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Irrigation project to stimulate SK economy

The Lake Diefenbaker Irrigation Project is looking to widen the scope of irrigable land in the province, with the first phase beginning with the Westside rehabilitation and expansion.
Saskatchewan Government Planning and Engagement Manager Heather Duczek-Reynolds, center, points out some of the areas that would benefit from the Lake Diefenbaker Irrigation Project in during an open house held on Wednesday at the Delisle Town Hall .

The Lake Diefenbaker Irrigation Project is looking to widen the scope of irrigable land in the province, with the first phase beginning with the Westside rehabilitation and expansion. The project, which could increase irrigable land to 500,000 acres, is divided into three phases with an estimated cost of $4 billion and is expected to be completed in 10 years.

Water Security Agency Saskatchewan Executive Director for Communications Patrick Boyle said they organized two open house events to let the people know what the project is all about and what it means. The open houses were held Wednesday at the Delisle Town Hall and on Thursday at the Outlook Heritage Centre.

“Just to let the people know where we’re going. The [open houses] are sort of high-level information campaign on the project. The LDIP is divided into three phases, starting with the Westside rehabilitation. The Westside expansion is the second one and then the Qu’Appelle South Irrigation Project,” said Boyle.

“What we’re doing is to introduce this project and start a dialogue. Effectively informing people this where we are, where we're headed, and where we're going. We’re looking at expanding irrigated acres in Saskatchewan then trying to get to 500,000 acres, which was the original vision when Lake Diefenbaker was built in the late 1950s. Today, we’re somewhere around 110,000 acres.”

Rehabilitating the Westside irrigation canal, where 90 percent is already in place, has an estimated cost of $500 million and will increase irrigable land by 80,000 acres in the villages of Conquest, Macrorie, and Milden. The next phase is expanding the Westside project that would benefit 260,000 acres of land in the towns of Asquith, Delisle and Zealandia, and the village of Vanscoy.

“There’s actually about 42 kilometres of existing canals that have never seen one coordinated system on Project 1, we're going to rehabilitate that. What happened was, in the 1970s, the government back then, built this canal system, but it was decommissioned so we never saw water,” said Boyle.

“What we're doing is rehabilitating that project and adding water to it and then expanding it further north so that the Westside Project effectively goes from Gardner down Lake Diefenbaker, through eventually making its way to Conquest, and then going sort of north to the Asquith-Delisle area.”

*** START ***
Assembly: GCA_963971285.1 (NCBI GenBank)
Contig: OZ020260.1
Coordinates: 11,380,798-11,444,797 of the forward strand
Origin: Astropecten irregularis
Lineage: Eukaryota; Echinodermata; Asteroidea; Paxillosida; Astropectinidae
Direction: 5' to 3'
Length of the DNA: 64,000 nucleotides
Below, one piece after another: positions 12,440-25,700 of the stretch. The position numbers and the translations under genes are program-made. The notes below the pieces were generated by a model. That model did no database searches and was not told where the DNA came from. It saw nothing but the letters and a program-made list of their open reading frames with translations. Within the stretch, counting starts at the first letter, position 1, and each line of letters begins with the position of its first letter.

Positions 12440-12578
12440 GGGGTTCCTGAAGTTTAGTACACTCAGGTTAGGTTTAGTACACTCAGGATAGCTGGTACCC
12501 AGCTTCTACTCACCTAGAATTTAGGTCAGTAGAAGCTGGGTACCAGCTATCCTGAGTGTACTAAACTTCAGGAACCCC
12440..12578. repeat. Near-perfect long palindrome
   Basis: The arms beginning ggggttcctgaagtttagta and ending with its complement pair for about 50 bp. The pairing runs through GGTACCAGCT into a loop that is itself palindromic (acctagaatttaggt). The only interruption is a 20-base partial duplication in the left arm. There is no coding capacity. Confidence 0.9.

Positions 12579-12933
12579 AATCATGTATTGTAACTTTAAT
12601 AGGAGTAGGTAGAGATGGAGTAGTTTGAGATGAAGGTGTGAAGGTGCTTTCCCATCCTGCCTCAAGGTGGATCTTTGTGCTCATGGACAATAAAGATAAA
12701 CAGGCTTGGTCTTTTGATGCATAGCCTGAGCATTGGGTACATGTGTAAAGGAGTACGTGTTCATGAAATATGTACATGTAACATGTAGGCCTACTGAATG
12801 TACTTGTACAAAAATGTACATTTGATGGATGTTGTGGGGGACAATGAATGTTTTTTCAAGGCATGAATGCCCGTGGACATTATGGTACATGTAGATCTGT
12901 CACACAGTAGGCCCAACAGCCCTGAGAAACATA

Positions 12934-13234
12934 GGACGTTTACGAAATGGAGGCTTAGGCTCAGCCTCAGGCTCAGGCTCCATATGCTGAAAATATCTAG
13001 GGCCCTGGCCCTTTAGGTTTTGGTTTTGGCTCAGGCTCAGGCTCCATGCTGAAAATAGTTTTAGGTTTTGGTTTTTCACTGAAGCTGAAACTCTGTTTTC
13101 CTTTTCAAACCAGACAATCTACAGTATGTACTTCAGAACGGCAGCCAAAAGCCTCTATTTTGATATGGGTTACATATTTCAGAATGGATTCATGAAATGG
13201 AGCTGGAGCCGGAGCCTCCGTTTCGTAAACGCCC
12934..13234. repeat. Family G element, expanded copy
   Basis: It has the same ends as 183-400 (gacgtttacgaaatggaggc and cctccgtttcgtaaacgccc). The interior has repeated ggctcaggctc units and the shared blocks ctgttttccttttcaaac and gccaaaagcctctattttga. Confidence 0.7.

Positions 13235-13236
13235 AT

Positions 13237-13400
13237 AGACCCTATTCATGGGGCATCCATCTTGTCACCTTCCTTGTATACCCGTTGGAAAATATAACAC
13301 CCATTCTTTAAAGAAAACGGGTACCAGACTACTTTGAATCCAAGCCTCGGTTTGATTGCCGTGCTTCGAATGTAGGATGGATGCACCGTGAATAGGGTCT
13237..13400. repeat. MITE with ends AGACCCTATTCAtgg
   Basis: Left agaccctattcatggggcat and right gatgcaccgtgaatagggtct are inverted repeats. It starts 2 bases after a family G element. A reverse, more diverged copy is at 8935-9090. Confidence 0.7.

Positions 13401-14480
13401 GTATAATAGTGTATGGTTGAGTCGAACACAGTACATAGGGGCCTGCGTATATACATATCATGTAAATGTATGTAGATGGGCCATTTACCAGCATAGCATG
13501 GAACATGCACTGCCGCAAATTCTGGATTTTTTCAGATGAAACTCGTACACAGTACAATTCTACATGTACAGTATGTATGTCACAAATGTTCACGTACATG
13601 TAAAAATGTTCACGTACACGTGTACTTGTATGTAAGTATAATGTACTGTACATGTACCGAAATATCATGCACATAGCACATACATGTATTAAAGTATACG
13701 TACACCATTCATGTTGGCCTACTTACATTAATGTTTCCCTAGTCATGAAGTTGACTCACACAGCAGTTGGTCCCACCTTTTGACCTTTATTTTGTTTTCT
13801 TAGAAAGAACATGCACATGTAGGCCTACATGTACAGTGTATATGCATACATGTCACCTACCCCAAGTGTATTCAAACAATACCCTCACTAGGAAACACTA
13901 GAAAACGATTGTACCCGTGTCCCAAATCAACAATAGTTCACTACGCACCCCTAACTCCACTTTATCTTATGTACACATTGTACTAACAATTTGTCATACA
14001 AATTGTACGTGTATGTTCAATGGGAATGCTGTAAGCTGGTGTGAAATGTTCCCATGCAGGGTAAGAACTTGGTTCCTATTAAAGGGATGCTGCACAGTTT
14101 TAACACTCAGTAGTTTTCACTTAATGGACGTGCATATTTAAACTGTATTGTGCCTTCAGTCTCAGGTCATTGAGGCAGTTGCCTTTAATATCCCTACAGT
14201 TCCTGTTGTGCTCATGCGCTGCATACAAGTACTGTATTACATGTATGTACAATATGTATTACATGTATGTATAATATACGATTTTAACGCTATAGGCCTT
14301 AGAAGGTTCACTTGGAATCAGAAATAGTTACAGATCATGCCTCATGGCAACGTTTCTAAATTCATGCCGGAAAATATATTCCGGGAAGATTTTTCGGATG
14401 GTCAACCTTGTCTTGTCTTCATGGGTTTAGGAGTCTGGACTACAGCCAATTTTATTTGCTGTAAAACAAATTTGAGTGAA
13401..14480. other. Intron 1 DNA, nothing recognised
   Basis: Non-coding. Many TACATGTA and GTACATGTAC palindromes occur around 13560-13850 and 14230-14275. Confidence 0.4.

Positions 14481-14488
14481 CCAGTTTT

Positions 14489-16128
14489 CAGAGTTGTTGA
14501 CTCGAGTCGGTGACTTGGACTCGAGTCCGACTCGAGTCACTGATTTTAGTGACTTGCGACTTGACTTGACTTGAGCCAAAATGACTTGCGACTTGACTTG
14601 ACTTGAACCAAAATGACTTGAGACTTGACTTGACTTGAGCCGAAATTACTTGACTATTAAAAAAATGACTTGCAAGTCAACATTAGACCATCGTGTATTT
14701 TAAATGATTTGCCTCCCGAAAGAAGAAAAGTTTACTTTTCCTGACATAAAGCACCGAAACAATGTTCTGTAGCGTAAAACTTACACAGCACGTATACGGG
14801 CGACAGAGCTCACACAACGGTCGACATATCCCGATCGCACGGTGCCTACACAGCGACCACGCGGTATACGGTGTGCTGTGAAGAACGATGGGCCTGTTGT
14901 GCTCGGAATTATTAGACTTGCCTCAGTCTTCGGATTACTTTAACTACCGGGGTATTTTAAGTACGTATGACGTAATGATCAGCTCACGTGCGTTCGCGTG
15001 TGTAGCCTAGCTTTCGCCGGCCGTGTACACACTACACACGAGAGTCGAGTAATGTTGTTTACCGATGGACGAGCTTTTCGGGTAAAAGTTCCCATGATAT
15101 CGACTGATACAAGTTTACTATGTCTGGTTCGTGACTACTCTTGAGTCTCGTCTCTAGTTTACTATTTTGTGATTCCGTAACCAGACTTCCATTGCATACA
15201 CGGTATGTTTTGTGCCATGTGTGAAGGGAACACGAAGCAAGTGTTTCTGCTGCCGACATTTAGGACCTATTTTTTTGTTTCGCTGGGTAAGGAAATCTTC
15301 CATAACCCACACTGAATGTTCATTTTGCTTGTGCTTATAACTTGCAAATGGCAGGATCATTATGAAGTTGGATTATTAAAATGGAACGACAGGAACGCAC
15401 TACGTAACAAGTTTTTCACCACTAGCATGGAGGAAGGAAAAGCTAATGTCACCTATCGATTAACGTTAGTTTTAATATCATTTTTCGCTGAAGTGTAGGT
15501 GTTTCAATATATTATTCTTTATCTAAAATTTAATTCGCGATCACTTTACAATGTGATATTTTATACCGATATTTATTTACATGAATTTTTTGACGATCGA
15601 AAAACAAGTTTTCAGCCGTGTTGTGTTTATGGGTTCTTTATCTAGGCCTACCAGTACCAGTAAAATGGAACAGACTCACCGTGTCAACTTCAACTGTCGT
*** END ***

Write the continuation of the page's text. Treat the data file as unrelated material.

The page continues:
The last phase is the Qu’Appelle South that would ensure water would flow down from Lake Diefenbaker to an estimated 120,000 acres of land down south near the communities of Tugaske, Eyebrow, Marquis, and Buffalo Pound Lake. Phase 2 and 3 has a combined estimated cost of $3.5 billion. Phase 3 would also provide a secure water source to the Moose Jaw-Regina corridor and Southern Saskatchewan, which could further fuel industrial expansion in the province.

Boyle said, once the three-phase project is completed, the provincial government is looking at a potential gross domestic product increase of between $40 to $80 billion.

“Expanded irrigation will add acres to your value-added processing. You can look at adding high value crops. It is like when you go the grocery to buy fruits and vegetables and it says United States, when you can have them grown locally.”

“This is important not only for the agriculture sector. This project is kind of visionary in retrospect that it will contribute to everyone in Saskatchewan. Right now, the provincial government is driving forward on the project here. So, we're committed to moving forward and with obviously some recognition that at some point, we'd like a federal partner to join us.”

He said that the project’s completion would also increase the provincial government’s revenue.

“You're looking at roughly about $4.6 billion in tax revenue for the provincial government. You're adding billions in revenue to the province. That means more healthcare funding, more social services, more highways, all sorts of things. There's long-term benefits for the provincial government on this and then for every person in this province.”

Boyle added that they are in the pre-planning and pre-design phases.

“It’s hard to put a timeline on it because it all depends on the data gathering, technical analysis, and getting those reports in. Then there’s engagement and consultation with the public along with the First Nations and Metis communities. There’s a process and steps that go with it.”